from The American Heritage® Dictionary of the English Language, 4th Edition
- n. A family of languages consisting of most of the languages of Europe as well as those of Iran, the Indian subcontinent, and other parts of Asia.
- n. Proto-Indo-European. Also called Indo-Germanic.
- n. A member of any of the peoples speaking an Indo-European language.
from Wiktionary, Creative Commons Attribution/Share-Alike License
- proper n. A major language family which includes many of the native languages of Europe, Western Asia and India, with notable Indic, Iranian and European sub-branches.
- proper n. Proto-Indo-European: the hypothetical parent language of the Indo-European language family.
- n. A member of the original ethnolinguistic group hypothesized to have spoken Proto-Indo-European and thus to have been the ancestor for most of India and Western Eurasia.
- adj. Of or relating to the languages originally spoken in Europe and Western Asia.
- adj. Of or relating to the hypothetical parent language of the Indo-European language family. Also called Proto-Indo-European and abbreviated PIE.
- adj. Of or relating to the hypothetical group of peoples that spread Indo-European languages.
from the GNU version of the Collaborative International Dictionary of English
- A member of one of the Caucasian races of Europe or India speaking an Indo-European language.
- adj. Aryan; -- applied to the languages of India and Europe which are derived from the prehistoric Aryan language; also, pertaining to the people or nations who speak these languages.
from The Century Dictionary and Cyclopedia
- Of India and Europe: a term applied to a family of languages also called Aryan and sometimes Japhetic or Sanskritic or (by the Germans) Indo-Germanic, and generally classified into seven chief branches, viz. Indic or Indian (Sanskrit, Hindustani, etc.), Iranian or Persic (Zend, Pehlevi, Parsi, Persian, etc.), Celtic, Greek, Italic (Latin, Oscan, Umbrian, and the Romance tongues), Slavo-Lettic (Russian, Lithuanian, Lettish, etc.), and Teutonic or Germanic (including English, German, etc.).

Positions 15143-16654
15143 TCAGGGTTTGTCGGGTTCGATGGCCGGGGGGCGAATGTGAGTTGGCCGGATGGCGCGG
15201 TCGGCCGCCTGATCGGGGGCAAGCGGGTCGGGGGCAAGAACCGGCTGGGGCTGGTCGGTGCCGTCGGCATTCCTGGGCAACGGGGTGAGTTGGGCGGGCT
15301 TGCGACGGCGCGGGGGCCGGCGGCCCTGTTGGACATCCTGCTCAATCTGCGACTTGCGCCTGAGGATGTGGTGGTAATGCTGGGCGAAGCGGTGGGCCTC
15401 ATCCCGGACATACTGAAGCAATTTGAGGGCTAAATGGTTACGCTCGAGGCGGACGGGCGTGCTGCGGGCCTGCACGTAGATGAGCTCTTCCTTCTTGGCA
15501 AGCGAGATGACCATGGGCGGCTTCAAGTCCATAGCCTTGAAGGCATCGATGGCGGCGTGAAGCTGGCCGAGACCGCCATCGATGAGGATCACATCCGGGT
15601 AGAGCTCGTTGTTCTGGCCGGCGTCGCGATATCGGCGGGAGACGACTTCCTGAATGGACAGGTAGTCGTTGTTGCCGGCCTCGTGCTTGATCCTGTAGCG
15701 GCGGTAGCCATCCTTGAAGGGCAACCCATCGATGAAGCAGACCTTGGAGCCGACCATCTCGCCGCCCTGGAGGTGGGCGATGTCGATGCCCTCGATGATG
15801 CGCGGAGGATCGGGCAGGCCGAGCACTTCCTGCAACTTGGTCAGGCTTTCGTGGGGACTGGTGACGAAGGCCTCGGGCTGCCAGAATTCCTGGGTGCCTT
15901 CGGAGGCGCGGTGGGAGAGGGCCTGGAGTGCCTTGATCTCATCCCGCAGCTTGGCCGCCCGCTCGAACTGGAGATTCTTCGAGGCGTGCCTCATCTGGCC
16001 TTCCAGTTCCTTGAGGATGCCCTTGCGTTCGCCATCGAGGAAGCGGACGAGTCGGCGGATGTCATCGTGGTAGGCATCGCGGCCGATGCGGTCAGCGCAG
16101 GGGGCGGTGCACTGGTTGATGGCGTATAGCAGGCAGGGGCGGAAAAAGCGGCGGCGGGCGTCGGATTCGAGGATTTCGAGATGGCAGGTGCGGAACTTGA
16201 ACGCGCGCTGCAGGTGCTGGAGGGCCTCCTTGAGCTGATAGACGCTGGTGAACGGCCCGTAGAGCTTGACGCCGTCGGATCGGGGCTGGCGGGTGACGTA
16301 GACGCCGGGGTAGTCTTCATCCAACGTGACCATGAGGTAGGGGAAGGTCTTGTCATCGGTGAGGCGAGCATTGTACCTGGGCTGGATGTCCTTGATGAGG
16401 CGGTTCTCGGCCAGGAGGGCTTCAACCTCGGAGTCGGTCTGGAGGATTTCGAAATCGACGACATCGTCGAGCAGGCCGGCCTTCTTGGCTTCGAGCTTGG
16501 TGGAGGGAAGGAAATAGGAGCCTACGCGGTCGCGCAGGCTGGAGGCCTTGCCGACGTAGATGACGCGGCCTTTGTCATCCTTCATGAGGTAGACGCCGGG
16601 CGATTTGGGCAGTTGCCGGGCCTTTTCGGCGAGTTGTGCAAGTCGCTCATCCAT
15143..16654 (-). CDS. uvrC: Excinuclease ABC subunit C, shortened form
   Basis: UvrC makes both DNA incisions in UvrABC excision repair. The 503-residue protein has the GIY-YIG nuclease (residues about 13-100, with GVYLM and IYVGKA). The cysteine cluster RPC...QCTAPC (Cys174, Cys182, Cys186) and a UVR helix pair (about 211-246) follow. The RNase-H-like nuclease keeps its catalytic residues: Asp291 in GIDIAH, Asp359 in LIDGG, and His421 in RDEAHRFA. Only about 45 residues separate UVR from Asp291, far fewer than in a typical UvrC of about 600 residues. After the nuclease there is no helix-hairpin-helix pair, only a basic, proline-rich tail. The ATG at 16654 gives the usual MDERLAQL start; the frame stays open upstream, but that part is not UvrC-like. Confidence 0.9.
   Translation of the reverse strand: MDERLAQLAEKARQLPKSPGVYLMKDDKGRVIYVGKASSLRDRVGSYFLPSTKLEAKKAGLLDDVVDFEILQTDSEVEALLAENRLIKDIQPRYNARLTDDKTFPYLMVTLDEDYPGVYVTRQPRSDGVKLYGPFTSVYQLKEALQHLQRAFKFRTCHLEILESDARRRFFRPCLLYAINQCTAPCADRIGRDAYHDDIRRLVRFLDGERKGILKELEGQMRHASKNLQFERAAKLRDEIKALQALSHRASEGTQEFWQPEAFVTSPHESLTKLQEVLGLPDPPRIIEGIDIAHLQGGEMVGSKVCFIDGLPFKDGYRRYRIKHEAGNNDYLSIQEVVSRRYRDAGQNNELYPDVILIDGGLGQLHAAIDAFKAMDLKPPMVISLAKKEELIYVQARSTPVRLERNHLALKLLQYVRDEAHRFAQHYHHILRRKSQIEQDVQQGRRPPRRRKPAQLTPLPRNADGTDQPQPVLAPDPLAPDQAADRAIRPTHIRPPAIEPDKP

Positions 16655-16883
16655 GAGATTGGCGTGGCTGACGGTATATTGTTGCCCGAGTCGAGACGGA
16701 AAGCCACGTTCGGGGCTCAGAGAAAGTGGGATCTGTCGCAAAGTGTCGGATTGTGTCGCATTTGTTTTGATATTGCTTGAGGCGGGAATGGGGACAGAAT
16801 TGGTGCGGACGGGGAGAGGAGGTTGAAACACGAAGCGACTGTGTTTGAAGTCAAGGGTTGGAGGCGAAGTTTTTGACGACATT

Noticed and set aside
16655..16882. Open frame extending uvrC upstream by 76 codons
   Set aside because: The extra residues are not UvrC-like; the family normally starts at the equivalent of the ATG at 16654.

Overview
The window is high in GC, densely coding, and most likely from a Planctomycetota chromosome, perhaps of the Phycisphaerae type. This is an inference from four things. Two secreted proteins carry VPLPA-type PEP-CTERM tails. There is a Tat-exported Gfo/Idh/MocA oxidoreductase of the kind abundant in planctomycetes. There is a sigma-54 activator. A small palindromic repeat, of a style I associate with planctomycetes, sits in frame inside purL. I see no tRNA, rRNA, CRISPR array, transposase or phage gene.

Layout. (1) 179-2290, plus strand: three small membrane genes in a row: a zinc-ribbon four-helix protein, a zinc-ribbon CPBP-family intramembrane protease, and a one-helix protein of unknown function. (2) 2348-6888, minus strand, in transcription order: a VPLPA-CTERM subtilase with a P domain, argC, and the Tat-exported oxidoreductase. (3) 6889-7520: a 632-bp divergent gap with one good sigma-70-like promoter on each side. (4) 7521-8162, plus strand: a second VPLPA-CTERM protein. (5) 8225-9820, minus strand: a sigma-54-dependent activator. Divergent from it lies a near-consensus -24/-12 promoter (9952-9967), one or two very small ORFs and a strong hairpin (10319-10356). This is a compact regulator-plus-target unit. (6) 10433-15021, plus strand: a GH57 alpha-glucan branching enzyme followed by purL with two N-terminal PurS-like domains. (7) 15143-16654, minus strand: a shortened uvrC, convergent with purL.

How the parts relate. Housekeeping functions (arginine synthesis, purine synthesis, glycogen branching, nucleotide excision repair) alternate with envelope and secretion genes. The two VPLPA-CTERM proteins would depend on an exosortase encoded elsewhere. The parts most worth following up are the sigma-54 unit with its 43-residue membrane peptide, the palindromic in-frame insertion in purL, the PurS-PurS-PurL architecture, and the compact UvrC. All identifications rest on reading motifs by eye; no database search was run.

- n. A member of one of the races speaking the Indo-European languages; an Aryan.
from WordNet 3.0 Copyright 2006 by Princeton University. All rights reserved.
- adj. of or relating to the Indo-European language family
- n. a member of the prehistoric people who spoke Proto-Indo European
- n. the family of languages that by 1000 BC were spoken throughout Europe and in parts of southwestern and southern Asia
- adj. of or relating to the former Indo-European people
As we’ll see, though, the word Indo-European falls short of capturing the astonishing geographical scope of the family in its prehistoric phase.
And here’s a thought to really blow your mind: Scholars have found a distinct similarity between the languages and mythologies of such diverse cultures as India, the Slavic world, Greece, and Germany.4 This common language thread has been dubbed Indo-European, and it establishes a strange cultural diffusion that ties us into a much larger global family than you might expect.
Our crowded shot comprises the group of languages called Indo-European, claiming the largest number of speakers of any family of languages in the world.
In suggesting that Europeans share “the same idiom,” Dante was intuiting what linguists would conclude six hundred years later: virtually all European languages, with the exception of those spoken in Finland, Estonia, and Hungary, come from the same linguistic family, known as Indo-European.
Although surrounded by Indo-European languages, Basque appears to be related to none of them.
Just as the roots of shirt extend back into earliest layers of Indo-European languages, there are similarly related words from the root *kar-, a variant of *sker-, in the Italic branch of the Indo-European language tree.
Among the extinct descendants of Indo-European are two well-attested main branches, Anatolian including Hittite and Tocharian.
In the Celtic branch of the Indo-European tree there is Welsh seren and Breton steredenn.
The language was thought to be unrelated to Indo-European until the Czech linguist Bedřich Hrozný deciphered the cuneiform markings.
Once-new technologies, such as the wheel and the plow, moved, along with Indo-European languages and cultures, toward distant locales across the Eurasian landmass at an average rate of about one kilometer per year.
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